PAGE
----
At its recent Davos annual meeting, the WEF focused much of its attention on how to respond to the fictional “Disease X.” This alarmist concern about an imaginary threat follows hard on the heels of the still-unfolding worldwide devastation wrought by extreme “solutions” to a grossly exaggerated disease threat.
Over the last two centuries, world history shows a marked tendency to take elaborate steps to deal with imaginary or minor problems. In trying to solve them, people have often created, exacerbated, or neglected real problems afflicting many people.
For instance, the 20th century witnessed massive death and devastation produced by the Nazi attempt to solve an imaginary problem. At least as early as the 19th century, this “problem” was called “the Jewish question” among a number of European–especially German–intellectuals.
One was the philosopher Arthur Schopenhauer, who believed that cruelty to animals and environmental harm were rooted in the Jewish view of nature, based on the Bible. He proclaimed, “It is obviously high time in Europe that Jewish views on nature were brought to an end.”
Similarly, German zoologist Ernst Haeckel, a forerunner of the Green movement in Germany, believed that environmental destruction in Europe resulted from the Jewish view of nature. In his worldview, the only solution to the problem was for the Jews to cease to exist as a distinct group. One can easily see how such thinking could eventually lead to the Holocaust.
Overpopulation turned out to be another imaginary threat. Science fiction novels such as Harry Harrison’s Make Room! Make Room!, which inspired the 1973 movie Soylent Green, convinced many of us that in the near future we would all probably be eating each other because of food shortages and living in terribly overcrowded, miserable conditions.
Scientists like Paul Ehrlich, organizations like the Club of Rome (closely tied to the WEF), and prominent individuals like Bill Gates have strongly promoted this vision of the future, warning that aggressive steps need to be taken to halt devastating population increase. Their predictions proved to be wrong, thanks to advances in agriculture, transportation, and storage technology, which increased food production and effective distribution.
Ironically, the world now confronts the opposite calamity. Even modelers at the Club of Rome itself are now admitting an eventual sharp population decline. This is no imaginary scenario: Japan, Korea, and even China are already struggling with the enormous problem of their aging populations and low birthrates, as are Canada and parts of Europe.
In part, China’s current crisis stems from the misguided “one-child policy” once meant to curb population growth. One tragic effect of that policy was the widespread abortion and infanticide of many girls. China’s experience still stands as a cautionary tale of how a policy cure can be far worse than the disease.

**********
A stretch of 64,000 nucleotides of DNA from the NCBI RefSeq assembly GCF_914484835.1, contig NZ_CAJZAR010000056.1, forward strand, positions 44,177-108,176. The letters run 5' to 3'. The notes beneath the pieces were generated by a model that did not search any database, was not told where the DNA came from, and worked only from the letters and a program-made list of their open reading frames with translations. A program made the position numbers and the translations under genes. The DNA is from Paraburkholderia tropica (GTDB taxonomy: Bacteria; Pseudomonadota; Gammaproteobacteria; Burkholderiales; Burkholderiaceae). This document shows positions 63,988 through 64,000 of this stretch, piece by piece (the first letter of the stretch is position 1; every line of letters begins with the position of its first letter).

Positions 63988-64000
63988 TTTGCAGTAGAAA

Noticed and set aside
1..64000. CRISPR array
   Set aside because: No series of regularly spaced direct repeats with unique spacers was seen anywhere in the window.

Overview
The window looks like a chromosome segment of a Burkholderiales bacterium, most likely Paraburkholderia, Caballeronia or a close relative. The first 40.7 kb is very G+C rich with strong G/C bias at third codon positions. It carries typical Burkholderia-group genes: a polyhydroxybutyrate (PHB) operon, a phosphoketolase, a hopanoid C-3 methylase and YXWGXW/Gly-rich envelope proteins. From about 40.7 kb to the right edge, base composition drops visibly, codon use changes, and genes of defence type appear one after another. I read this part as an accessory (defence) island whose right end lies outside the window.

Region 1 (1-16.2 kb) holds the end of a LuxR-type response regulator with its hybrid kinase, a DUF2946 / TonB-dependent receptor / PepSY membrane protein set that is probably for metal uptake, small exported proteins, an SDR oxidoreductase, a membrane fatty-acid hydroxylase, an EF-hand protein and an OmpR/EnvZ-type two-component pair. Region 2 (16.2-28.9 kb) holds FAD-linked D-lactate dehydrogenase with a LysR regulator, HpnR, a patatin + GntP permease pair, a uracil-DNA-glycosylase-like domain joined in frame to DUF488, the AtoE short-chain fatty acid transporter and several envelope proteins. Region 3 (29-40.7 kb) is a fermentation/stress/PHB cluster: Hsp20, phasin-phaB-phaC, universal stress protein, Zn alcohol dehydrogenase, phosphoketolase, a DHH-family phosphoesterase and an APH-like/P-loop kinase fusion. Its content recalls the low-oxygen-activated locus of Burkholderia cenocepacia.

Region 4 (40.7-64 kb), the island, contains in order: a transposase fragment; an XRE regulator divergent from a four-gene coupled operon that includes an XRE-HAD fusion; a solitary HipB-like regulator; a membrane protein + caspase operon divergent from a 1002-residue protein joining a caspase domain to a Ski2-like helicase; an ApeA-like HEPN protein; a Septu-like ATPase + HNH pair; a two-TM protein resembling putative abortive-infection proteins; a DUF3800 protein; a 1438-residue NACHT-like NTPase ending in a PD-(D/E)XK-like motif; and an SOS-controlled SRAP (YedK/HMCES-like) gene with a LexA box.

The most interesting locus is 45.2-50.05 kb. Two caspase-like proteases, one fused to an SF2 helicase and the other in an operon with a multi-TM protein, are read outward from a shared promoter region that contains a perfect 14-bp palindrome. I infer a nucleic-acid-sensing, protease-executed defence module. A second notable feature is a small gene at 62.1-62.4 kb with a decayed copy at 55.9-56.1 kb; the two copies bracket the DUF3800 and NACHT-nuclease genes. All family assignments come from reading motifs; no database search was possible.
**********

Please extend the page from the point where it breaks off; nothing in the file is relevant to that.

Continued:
In Japan there are simply not enough people to take on many necessary jobs such as driving delivery trucks. Nor does Japan have enough working people to pay the taxes necessary to support Japan’s bloated welfare state and bureaucracy.
Despite being hotly disputed by many highly credible scientific critics, climate change/global warming alarmism has established itself as an entrenched dogma in many circles. Furthermore, in 2009 and 2011, leaked emails revealed that prominent institutions and individual scientists promoting the warming narrative were complicit in fraud and corruption.
Yet even America’s military leaders are now convinced that they need to combat the phantasm of global warming rather than prioritizing real threats by weapon-wielding hostile entities. On top of that, the solutions proposed to remedy this “problem” are clearly harmful. They involve eliminating cheap, reliable sources of energy and replacing them with expensive, unreliable ones. That will doubtless lead to significant suffering for people of limited means, especially the poor of the developing world and many of the elderly.
Finally, we have a history of destructive overreactions to minor disease problems such as the swine flu, SARS (the 2003 version), and BSE, which preceded the Covid panic. I touched on some of that history in a previous Brownstone article.
Rather than imaginary and minor threats, many immediate, major problems demand serious efforts to remedy. As just one example among many, Japanese have to deal with the continual threat of major earthquakes in heavily populated areas. Japan residents still pay a special income tax for expenses resulting from the 2011 Tohoku earthquake.
Therefore, Japan did not have money to waste on useless or destructive Covid measures, such as the purchase of 882 million doses of mRNA injections in 2020 and 2021 for a population of less than 123 million. The same holds true for other nations, which confront numerous concrete challenges.
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